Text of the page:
The Draft Act is not expected to affect the regulatory burden of obliged entities severely, but it will change processes and procedures. In respect of the duty to report suspicious behavior, the German Federal Government highlighted in its explanatory notes accompanying the Draft Act that the reporting obligation does not require obliged entities to determine a particular predicate offense – which is the job of the prosecutor – but rather to report suspicious transactions without assessing whether a predicative offense is given.8 Therefore, changes in the predicate offense would, in the opinion of the German Federal Government, not affect existing reporting practices. The same applies to KYC checks.

 

Finally, it is worth noticing that the German regime’s proposed criminal offense of money laundering now contains a penalty framework specifically referring to those persons listed in the GwG as “obliged entities”. While the general punishment for money laundering is up to five years of imprisonment (with minimum term), an intentional offense by an obliged person under the GWG carries a minimum sanction of 3 months.9

 

Prosecuting money laundering will become considerably easier in Germany. In fact, one of the main challenges of such a prosecution in the past was to prove beyond reasonable doubt that actus reus and mens rea of a predicate offense had been satisfied. Under the Draft Act, prosecutors will only have to prove beyond reasonable doubt that the profit was derived from criminal activity. Furthermore, the Draft Act extends the investigative power of prosecutors, by making greater use of online searches as well as surveillance of electronic and telephone communications in the investigation of money laundering.10 It also assigns the prosecution of money laundering to the criminal court divisions for business offenses (Wirtschaftsstrafkammer) at the regional court (Landgericht),11 where judges are specialized in financial crime cases.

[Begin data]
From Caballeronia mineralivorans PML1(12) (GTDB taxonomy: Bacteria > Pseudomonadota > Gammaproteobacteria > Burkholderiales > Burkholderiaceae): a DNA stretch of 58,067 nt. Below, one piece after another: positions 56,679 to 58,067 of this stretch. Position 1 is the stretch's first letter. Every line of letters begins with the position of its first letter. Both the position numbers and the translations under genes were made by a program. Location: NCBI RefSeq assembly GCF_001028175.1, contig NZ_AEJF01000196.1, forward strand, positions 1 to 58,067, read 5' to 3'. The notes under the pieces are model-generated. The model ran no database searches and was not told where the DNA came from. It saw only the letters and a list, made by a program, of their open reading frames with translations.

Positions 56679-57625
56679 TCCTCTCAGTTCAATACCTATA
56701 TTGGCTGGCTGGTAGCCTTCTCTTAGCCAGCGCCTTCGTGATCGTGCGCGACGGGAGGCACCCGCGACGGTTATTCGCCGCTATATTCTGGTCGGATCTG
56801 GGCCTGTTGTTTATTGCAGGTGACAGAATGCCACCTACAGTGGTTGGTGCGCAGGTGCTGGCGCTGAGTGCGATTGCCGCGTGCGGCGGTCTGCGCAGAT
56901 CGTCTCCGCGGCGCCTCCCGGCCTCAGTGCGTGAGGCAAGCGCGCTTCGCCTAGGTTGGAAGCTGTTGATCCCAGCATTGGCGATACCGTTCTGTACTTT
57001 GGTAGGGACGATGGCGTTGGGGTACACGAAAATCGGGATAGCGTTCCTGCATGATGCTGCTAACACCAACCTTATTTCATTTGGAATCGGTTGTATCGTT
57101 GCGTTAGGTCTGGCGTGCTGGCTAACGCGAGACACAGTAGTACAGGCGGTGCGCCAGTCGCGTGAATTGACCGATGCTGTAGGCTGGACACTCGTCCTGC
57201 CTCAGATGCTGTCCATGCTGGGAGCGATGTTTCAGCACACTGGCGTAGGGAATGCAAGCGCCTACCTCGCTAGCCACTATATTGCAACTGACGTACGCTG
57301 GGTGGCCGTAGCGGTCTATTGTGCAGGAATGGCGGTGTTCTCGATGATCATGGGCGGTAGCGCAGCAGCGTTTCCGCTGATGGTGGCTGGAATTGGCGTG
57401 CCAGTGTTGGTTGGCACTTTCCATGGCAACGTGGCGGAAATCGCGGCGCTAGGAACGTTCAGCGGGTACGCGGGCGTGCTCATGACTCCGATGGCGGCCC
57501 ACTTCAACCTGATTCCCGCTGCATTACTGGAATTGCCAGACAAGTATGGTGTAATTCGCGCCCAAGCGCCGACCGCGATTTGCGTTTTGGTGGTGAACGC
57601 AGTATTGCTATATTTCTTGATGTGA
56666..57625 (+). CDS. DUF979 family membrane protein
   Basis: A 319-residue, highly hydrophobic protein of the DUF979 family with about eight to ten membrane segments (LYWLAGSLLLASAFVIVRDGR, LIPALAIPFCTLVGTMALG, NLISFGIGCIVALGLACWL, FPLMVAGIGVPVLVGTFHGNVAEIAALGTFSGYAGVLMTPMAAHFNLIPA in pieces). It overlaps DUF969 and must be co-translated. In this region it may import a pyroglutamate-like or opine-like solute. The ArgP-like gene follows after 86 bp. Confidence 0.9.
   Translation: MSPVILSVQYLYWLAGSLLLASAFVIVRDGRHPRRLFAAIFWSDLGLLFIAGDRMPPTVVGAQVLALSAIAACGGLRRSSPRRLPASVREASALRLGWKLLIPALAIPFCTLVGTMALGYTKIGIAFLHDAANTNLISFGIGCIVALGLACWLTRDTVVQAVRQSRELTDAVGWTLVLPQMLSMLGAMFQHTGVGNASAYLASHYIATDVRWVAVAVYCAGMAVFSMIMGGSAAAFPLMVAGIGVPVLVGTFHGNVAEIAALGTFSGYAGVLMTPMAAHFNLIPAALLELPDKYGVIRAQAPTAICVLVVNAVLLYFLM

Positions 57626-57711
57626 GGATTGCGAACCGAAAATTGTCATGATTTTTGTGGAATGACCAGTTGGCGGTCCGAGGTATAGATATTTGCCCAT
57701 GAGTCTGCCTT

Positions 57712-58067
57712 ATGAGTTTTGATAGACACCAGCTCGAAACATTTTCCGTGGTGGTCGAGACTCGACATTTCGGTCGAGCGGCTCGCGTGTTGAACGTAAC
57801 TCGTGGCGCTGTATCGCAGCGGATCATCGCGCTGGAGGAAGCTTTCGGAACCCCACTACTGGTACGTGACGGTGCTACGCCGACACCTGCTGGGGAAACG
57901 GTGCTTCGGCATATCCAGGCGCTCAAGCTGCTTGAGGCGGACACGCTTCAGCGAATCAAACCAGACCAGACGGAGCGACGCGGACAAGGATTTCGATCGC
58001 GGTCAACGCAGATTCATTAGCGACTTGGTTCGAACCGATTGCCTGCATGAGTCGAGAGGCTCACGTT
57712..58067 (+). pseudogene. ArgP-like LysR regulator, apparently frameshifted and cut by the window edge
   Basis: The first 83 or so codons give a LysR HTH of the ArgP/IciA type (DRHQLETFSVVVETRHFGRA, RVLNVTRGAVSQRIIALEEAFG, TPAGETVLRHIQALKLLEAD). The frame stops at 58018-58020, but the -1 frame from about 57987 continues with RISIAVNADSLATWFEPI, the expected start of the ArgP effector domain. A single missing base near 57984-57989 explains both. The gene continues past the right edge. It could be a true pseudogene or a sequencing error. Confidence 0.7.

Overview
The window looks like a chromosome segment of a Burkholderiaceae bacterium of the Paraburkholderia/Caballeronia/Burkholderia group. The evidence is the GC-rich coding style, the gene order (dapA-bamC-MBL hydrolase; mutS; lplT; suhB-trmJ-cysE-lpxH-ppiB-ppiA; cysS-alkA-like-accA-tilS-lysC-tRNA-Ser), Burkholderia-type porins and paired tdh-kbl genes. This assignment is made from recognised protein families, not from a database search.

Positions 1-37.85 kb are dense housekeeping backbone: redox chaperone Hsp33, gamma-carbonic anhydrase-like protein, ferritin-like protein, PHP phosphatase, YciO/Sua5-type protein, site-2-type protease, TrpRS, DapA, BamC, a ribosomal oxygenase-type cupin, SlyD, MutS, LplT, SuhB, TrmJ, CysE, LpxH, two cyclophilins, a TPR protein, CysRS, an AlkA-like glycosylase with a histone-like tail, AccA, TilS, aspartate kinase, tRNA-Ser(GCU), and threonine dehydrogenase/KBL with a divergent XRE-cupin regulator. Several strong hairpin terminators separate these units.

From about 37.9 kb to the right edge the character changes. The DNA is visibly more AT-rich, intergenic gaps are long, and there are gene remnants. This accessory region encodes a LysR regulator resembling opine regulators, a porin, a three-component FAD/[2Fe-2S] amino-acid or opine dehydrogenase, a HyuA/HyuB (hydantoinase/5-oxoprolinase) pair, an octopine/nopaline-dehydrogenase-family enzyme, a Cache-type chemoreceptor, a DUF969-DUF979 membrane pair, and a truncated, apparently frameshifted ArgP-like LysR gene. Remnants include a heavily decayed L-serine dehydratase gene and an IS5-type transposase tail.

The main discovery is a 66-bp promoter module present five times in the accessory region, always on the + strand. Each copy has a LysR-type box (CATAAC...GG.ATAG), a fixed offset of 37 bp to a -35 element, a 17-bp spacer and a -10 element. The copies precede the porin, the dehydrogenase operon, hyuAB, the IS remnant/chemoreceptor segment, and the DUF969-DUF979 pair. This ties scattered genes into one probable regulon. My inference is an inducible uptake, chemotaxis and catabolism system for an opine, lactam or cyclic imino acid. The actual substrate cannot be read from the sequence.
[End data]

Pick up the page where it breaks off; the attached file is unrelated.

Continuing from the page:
To sum up the rationale and key changes of the Draft Act, we refer to the statement by German Federal Minister of Justice Christine Lambrecht in August 202012 as part of the announcement of the proposed Draft Act (our emphasis in bold):

 

We need to make law enforcement much more effective in this area [money laundering] to better combat organized crime and serious financial crimes. Proof of money laundering shall be much easier in future. That is why we want to replace the complex old offence of money laundering with a clear new criminal charge and extend it considerably. It will no longer be necessary to prove that assets originate from specific offences.

 

The only decisive factor will then be that assets have been obtained through criminal activity, whether through drug trafficking, protection racketing, trafficking in human beings, fraud or infidelity. If the perpetrator accepts the criminal origin and hides or disguises the asset, the new offence of money laundering should take effect. This will make it much easier for public prosecutors and courts to prove money laundering and to hold perpetrators consistently accountable".

 

If you would like to discuss strategic options, in particular, how the changes to Germany’s AML regime will impact financial crime prevention systems and controls (including non-documented arrangements) that obliged entities will need to maintain please contact our Eurozone Hub key contacts.